Communication - The Weather Forecast
The final phase is the communication of the forecast information to
the end user. Sometimes this can be a simple process: for example, a
user might just need to know the expected maximum temperature on a certain
day, or the wind at a given time and place, or the likelihood of rain
over the coming days. Media forecasts pose more of a challenge, as there
will be a wide range of viewers and listeners, each with their own interests
and needs. A media forecast, especially one on radio or television, therefore
must communicate a vast range of information, but must do so in a logical,
understandable and easy manner which can be easily followed and remembered
by the audience.
Met Éireann provides an invaluable service. Its aim at all times is to ensure provision of high-quality weather forecasts and associated services, with optimum efficiency and value for money. This is of course possible thanks to modern communications.
Preparation and presentation of the Irish weather forecast live on RTÉ1 television.
Forecasting the weather for Europe and preparing scripts and graphics for the RTÉ weather presenters to present these forecasts.
To prepare and present the weather forecast on RTÉ 1 TV, the following work is carried out. The TV forecaster has at hand, much of the information that is available to the forecaster in the Central Analysis and Forecast Office (CAFO), including satellite and RADAR images, hourly observation plots and forecast model products from the ECMWF, UK and HIRLAM models.
Using these, the forecaster determines what the weather will be. S/He is also guided by the regional forecast issued by the duty forecaster at CAFO. The TV forecaster contacts CAFO to discuss the forecast, iron out any differences of opinion and ensure that the forecasts for radio and TV are consistent.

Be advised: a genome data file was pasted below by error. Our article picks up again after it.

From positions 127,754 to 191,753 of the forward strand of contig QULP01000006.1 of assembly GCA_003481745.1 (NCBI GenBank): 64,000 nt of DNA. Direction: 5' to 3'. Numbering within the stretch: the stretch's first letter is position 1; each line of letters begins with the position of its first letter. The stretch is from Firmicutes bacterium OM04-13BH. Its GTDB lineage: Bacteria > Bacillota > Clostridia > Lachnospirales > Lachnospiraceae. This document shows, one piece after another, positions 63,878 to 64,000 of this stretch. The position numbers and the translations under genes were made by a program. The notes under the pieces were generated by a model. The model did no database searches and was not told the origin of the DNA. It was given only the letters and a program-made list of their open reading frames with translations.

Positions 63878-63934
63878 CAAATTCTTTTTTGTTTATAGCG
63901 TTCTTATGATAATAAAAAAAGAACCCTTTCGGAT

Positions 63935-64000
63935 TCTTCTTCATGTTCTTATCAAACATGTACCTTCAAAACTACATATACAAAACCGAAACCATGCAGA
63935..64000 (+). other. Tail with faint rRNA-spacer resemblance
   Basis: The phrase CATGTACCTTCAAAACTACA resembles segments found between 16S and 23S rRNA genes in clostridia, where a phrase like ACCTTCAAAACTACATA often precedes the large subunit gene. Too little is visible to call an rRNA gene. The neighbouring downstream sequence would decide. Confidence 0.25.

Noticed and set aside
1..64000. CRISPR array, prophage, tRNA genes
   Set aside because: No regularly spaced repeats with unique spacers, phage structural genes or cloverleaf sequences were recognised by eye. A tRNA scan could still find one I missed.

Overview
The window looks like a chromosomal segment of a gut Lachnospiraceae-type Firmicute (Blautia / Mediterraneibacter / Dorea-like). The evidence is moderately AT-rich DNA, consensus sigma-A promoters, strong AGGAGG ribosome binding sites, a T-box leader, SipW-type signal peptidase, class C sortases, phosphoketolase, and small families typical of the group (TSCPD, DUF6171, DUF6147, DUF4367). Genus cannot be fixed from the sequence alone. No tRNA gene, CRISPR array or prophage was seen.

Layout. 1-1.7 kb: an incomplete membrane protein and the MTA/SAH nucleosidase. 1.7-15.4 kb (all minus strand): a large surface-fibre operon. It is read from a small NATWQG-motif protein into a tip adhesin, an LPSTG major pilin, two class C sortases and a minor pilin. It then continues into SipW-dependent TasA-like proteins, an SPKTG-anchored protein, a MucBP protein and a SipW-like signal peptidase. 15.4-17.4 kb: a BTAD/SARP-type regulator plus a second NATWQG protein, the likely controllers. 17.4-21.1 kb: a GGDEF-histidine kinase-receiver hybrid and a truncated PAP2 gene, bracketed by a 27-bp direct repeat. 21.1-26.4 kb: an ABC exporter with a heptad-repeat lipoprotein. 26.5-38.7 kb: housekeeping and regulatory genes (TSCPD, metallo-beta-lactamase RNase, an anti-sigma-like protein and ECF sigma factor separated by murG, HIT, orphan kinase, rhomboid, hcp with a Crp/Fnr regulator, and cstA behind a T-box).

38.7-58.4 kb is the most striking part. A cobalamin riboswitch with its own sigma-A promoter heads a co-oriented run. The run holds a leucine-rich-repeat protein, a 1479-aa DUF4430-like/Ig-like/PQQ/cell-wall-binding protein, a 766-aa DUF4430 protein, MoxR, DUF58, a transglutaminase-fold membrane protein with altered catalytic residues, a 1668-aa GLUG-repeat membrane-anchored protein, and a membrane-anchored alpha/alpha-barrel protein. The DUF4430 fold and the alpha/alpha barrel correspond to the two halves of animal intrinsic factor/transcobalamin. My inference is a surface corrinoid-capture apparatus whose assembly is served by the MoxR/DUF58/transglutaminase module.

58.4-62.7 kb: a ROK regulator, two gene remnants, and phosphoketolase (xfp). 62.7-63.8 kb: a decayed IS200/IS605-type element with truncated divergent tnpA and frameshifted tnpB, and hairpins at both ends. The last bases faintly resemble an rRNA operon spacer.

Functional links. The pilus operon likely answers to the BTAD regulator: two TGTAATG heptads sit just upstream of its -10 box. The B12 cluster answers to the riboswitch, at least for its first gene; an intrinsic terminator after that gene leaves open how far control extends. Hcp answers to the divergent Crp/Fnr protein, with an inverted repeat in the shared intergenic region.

Once the forecast is agreed, the TV forecaster then prepares graphics using the ULTRA graphics system, to help communicate the forecast on TV. S/He may also prepare script. The graphics consist of a combination of satellite and RADAR images, synoptic weather charts containing fronts and pressure systems, additional charts with cloud symbols, temperatures, winds etc, and a summary chart. The graphic charts are sequenced in a logical fashion on a timeline which is linked to the camera system in RTÉ.
The forecaster goes to the weather studio before each weather broadcast and gets set up for the broadcast. This involves setting up the camera, microphone and voice level and s/he communicates with the Presentation Controller in RTÉ to ensure everything is correct.
In addition to preparing and presenting the weather forecast for Ireland, the forecaster also forecasts the weather across Europe for the coming days. Graphics and script are prepared and given to the RTÉ weather presenter, who uses them for the European weather forecast on RTÉ 2.
The forecaster is also available to RTÉ news for interviews on specific weather events or news items for which meteorological expertise is useful.
Forecasts are issued to State Agencies and customers using fax, phone and email.